Cambridge Modelling is working in close partnership with Element Energy on the deployment of our low carbon energy models in the UK and Europe. Element Energy is a specialist low carbon energy strategy consultancy with a strong track record of delivering complex projects for public sector clients (such as the Department of Energy and Climate Change, the Committee on Climate Change, the Department for Business, Innovation and Skills, the Sustainable Energy Authority of Ireland, etc.) and private industry (including Rolls Royce, Nissan, UK Power Networks, Northern Powergrid, Scottish and Southern Energy, RenewableUK, etc.).
Element Energy’s expertise in low carbon energy, transport, buildings and infrastructure is an excellent fit with Cambridge Modelling’s techno-economic forecasting and computational modelling work in these areas. We are delighted to be working closely with Element Energy to offer our clients the most informed and rigorous forecasting available across the complete supply chain of these evolving markets.
Cambridge Modelling published a report today that examines the impact of government plans to reduce feed-in tariffs on the UK solar photovoltaic industry.
“The proposed changes to the feed-in tariff scheme will significantly delay the development of UK solar photovoltaic industry efficiencies,” said Dr. Mark Hughes, Director at Cambridge Modelling. “In the absence of the changes, small solar photovoltaic installations are set to achieve grid parity (equality with retail electricity prices) by 2019. The changes to the scheme will delay grid parity and extend the need for feed-in tariff support by approximately 3 years,” said Dr. Hughes.
The report also identifies important omissions from the DECC consultation on the feed-in tariff changes.
Dr. Hughes said, “Large savings for electricity consumers from the development of UK solar photovoltaic industry efficiencies under the existing tariff schedule have been overlooked. In 2020 alone, these missed savings could exceed £57 million”.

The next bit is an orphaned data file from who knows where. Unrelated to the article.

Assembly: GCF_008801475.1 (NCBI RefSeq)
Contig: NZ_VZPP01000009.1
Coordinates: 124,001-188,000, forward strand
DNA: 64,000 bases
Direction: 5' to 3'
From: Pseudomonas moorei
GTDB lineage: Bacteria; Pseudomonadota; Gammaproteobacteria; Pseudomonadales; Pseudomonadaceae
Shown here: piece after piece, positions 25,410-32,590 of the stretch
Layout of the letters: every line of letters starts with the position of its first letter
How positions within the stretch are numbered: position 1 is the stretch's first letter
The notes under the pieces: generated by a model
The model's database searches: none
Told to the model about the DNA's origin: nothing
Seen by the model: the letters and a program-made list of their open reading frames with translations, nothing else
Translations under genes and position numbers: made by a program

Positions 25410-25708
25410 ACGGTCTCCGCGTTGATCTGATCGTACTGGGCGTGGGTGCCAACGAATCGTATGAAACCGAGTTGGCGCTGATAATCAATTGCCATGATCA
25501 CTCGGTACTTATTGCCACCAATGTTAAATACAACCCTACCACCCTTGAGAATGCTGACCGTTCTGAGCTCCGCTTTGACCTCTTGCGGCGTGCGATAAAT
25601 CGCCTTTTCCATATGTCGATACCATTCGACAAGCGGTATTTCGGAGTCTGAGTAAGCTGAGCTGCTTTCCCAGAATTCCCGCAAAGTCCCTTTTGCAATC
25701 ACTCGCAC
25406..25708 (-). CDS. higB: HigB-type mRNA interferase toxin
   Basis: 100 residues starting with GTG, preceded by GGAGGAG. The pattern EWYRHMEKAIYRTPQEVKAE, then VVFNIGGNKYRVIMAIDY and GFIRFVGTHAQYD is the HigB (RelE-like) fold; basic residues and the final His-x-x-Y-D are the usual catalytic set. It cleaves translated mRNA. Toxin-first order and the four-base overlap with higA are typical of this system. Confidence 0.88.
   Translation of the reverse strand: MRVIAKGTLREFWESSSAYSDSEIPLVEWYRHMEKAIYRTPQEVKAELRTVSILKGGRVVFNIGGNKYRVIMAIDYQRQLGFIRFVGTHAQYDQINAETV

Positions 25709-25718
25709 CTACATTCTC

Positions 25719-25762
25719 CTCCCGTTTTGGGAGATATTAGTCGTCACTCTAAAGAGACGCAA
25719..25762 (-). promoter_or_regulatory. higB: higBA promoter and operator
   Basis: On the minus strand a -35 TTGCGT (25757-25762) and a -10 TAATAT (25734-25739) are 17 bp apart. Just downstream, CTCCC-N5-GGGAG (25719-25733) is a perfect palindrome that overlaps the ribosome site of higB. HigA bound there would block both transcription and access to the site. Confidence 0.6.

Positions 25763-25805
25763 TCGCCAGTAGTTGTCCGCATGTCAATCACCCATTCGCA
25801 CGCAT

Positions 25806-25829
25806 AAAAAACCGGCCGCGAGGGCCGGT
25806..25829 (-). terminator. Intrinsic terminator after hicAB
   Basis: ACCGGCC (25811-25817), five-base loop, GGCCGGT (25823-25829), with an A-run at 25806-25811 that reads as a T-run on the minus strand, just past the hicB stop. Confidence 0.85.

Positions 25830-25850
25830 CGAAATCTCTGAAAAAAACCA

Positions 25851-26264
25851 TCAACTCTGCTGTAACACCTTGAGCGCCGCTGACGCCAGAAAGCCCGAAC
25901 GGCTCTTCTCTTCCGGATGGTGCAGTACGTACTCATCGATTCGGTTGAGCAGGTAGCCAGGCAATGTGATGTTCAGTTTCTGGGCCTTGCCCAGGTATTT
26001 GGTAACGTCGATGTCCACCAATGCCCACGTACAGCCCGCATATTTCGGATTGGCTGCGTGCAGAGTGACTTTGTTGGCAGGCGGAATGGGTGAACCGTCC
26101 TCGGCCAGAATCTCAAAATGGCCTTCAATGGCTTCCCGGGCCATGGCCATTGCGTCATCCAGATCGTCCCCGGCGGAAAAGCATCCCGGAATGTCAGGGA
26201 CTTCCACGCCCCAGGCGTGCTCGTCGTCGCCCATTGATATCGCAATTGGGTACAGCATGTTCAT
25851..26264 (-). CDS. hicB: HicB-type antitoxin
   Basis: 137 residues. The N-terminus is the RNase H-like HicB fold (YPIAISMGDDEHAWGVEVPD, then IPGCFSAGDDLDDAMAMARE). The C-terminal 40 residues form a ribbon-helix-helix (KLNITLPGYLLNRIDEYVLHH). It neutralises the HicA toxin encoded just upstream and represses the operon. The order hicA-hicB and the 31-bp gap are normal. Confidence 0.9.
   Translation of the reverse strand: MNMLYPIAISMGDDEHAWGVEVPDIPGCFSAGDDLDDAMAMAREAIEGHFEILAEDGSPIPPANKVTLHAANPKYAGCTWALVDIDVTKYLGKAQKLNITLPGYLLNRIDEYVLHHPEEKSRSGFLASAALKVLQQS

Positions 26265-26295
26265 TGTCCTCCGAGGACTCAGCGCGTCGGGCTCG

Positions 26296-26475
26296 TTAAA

Dr. Hughes also warned that, “The DECC consultation assumes optimistic capital cost forecasts and large reductions in the rate of return on investment which leaves the UK solar photovoltaic industry with no margin for module price fluctuations in a traditionally volatile market.”
“Cambridge Modelling recommends a more comprehensive approach to the determination of feed-in tariff reductions, based on long-term price trends, to ensure steady and sustainable levels of growth in the UK solar photovoltaic industry,” said Dr. Hughes.
For further information, please download the full report, “UK Solar PV Industry: Implications of the Planned Feed-in Tariff Reductions”.
This report examines the impact of the UK government’s planned reduction in feed-in tariffs (FITs) for solar photovoltaic (PV) installations up to 250 kW. The analysis described here explores key considerations, not covered in the consultation on the Comprehensive Review Phase 1, that are pertinent to grid parity in the UK solar PV industry, the price of retail electricity and national commitments under the Renewable Energy Directive.
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Cambridge Modelling has added a new extension module to the Low Carbon Simulator which provides additional functionality for examining the impact of feed-in tariff policies and changes therein. This new module is currently being used to assess the impact of changes to solar photovoltaic feed-in tariffs proposed by the UK Government and due to take effect in December 2011.
Cambridge Modelling has developed a renewable energy target extension module for the Low Carbon Simulator which simulates the emissions and energy sector impacts of changes in renewable energy target policies.
Cambridge Modelling has developed a carbon pricing extension module for its flagship low carbon economy model, the Low Carbon Simulator. This extension module makes it possible to investigate the implications of various carbon pricing scenarios on the economics and development dynamics of low carbon industries. As a result, the Low Carbon Simulator is able to offer the most robust insights possible into the true impact of carbon pricing policies and offers unprecedented strategic insights for businesses and investors under all possible carbon trading scenarios.
Cambridge Modelling has developed an electricity price module for the Low Carbon Simulator which tracks how electricity prices will evolve in response to changes in climate change policies and other key market and industry parameters.
There is currently insufficient information available for businesses, investors, governments and non-government organisations to effectively plan for—and succeed in—the transition to a low carbon economy. The Low Carbon Simulator, developed by Cambridge Modelling, is the first model that truly addresses this problem by accurately identifying the best opportunities and most favourable low carbon strategies for each of these sectors.
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Cambridge Modelling has released the Low Carbon Simulator. This new low carbon model is the most advanced model of its kind and is a vital tool for businesses, investors, governments and NGOs that wish to successfully navigate the transition to a low carbon economy.
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